5 Things You Should Know About
Planning Your Career
Getting started is easy, because you've already begun.
It’s never too early and it’s never too late to begin planning your career, says Social Work graduate student and College of Liberal Arts Career Services Career Coach Matthew Vitemb adding that "whether you realize it or not, you’ve already started. In graduate school you’re oftentimes in a dual role as a student-professional, so in many ways you’ve already begun—by serving as a Supplemental Instructor or Teacher’s Assistant, in being awarded travel grants and fellowships, in developing your specific research program."
Visiting a career center will give you a competitive advantage.
According to a recent survey by the National Association of Colleges and Employers, students who used resources offered by career centers were more likely to find employment than those who did not. Fifty percent of students who visited counselors for resume review and interview practice sessions were likely to get a job offer, compared with 42 percent of students who did not.
Career coaches help you understand an increasingly complex job market.
Because we live in a time of increased complexity for the research establishment, scholars pursue professional opportunities not only in academia but also in industry, government, nonprofits, and entrepreneurship. Those students require timely and expert advice from career planning professionals like Erica Prenger, a doctoral student in the College of Communication and a Career Coach at the Liberal Arts Career Center. The Graduate School works with Prenger and other career service experts across campus.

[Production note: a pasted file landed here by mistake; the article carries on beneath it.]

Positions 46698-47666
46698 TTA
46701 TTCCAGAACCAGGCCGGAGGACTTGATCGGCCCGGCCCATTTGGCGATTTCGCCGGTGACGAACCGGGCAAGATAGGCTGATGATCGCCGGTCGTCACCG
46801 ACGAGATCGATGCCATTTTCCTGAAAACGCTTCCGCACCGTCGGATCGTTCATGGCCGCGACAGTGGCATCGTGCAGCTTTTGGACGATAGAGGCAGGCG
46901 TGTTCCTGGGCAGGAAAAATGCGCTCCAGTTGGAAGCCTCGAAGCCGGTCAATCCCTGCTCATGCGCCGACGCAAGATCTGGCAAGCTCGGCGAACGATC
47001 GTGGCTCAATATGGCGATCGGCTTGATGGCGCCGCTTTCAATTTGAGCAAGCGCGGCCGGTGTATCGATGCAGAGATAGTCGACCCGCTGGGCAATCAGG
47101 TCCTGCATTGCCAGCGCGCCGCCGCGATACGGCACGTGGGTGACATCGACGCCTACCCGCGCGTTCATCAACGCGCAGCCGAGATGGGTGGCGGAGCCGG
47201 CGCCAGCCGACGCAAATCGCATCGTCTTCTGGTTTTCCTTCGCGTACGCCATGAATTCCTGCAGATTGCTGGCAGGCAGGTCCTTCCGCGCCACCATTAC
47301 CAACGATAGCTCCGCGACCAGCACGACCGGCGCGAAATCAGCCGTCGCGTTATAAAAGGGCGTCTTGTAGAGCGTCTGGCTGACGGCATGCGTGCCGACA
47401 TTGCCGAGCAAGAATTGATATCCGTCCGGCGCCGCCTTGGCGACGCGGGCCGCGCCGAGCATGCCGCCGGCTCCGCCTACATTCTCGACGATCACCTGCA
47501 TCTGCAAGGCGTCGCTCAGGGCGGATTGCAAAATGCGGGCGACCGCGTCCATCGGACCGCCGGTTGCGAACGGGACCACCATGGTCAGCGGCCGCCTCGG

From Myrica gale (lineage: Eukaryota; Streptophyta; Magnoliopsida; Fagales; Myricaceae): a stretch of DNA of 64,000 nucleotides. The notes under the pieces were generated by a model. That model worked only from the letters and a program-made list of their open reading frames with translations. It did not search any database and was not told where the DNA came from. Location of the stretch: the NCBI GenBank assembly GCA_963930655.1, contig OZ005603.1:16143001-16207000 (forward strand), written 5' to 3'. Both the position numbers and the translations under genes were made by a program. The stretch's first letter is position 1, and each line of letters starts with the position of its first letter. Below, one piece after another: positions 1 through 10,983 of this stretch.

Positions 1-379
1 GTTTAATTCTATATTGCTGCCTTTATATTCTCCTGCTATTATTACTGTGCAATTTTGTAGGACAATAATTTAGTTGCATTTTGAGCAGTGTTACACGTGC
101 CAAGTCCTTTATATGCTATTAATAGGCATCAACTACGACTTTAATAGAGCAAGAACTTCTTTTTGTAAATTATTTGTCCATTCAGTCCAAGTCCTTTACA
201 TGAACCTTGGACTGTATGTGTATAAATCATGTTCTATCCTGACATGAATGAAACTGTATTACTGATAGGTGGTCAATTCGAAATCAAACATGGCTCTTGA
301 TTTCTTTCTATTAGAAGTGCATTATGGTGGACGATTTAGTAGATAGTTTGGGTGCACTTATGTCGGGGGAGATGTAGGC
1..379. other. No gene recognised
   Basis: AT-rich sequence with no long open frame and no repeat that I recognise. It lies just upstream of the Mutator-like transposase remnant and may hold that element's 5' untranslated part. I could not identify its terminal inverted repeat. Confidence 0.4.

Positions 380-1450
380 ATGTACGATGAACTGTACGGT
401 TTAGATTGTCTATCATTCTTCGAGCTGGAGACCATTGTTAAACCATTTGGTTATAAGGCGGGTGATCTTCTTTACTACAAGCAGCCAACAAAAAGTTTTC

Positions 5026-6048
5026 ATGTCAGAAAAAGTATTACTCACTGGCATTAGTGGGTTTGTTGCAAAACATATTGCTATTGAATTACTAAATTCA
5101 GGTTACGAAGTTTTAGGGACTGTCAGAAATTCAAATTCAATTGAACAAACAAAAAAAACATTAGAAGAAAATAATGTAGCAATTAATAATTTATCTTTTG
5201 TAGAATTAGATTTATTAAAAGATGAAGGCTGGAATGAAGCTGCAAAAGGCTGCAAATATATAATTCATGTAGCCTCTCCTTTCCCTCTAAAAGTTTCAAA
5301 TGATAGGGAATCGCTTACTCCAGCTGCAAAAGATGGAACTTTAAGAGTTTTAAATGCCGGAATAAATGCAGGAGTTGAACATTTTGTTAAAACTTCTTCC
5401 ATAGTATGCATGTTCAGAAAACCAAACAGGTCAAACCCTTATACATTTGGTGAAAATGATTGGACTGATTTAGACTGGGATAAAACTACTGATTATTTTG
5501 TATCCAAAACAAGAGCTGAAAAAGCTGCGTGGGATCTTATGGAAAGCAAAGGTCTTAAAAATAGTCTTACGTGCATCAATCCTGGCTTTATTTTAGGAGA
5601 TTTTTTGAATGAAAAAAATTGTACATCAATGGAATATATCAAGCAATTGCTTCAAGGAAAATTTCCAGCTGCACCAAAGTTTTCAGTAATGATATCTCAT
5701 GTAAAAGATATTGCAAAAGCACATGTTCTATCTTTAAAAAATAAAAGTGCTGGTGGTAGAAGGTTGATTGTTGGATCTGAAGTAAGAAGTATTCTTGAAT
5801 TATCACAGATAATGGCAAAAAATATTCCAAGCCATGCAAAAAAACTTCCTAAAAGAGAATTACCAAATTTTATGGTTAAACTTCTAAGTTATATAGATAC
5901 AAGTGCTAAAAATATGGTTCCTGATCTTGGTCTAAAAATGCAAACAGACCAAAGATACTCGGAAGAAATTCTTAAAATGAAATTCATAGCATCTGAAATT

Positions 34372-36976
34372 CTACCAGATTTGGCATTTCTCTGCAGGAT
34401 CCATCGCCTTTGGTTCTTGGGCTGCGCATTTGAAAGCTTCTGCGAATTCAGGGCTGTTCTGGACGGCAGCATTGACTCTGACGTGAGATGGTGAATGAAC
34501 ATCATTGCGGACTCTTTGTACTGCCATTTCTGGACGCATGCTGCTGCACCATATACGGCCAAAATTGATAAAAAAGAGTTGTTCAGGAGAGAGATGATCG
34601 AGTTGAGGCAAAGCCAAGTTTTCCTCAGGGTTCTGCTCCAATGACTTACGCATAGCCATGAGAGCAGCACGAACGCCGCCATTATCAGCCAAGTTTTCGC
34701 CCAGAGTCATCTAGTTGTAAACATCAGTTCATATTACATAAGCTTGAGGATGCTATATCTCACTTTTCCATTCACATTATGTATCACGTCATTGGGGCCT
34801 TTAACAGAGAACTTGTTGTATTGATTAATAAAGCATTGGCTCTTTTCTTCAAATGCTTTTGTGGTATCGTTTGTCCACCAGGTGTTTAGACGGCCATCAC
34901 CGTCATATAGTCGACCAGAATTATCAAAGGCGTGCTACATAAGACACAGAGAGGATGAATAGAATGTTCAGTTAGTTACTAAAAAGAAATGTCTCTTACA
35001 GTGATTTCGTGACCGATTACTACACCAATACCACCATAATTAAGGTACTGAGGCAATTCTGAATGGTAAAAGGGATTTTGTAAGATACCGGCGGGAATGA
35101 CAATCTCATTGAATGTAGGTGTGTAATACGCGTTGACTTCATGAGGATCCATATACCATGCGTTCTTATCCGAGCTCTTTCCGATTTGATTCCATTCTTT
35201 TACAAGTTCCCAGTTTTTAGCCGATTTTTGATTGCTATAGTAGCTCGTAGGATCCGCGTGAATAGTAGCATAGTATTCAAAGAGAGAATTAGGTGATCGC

UT Austin colleges and schools provide proven career advice.
Each college at the university provides career resources to their students. The College of Communication Career Services office has surveyed students they support. Vitemb sums up the results: "In surveying students who work with us, we’re told that we’re often helpful in areas like identifying options outside academia, in translating CVs to resumes, in building the student’s awareness of her skills and understanding how to communicate why those skills are so valuable, and in helping students identify networking opportunities that can serve as effective informational and job referral opportunities."
The Graduate School offers a suite of useful resources to our students.
We work with colleges and schools throughout the university to insure that grad students and postdocs receive the support they need. Our partnership with the Communications Career Services office provides students access to individual coaching, interview preparation, resume critiques, and social media and networking development. In addition to this career planning toolbox the Graduate School continues to subscribe to the web-based Versatile PhD, a service that is offered free-of-charge to UT Austin graduates and postdocs.
by Meg Askey
Mindsets and Skill-sets for Grad Students Preparing for the Job Market
Covers personal branding, converting a CV to a resume, and how to communicate your value and skills to employers.
Tuesday, November 19, 2013 Time: 6:30 – 8:30 p.m.
Location: CLA 0.112
Find out more & RSVP »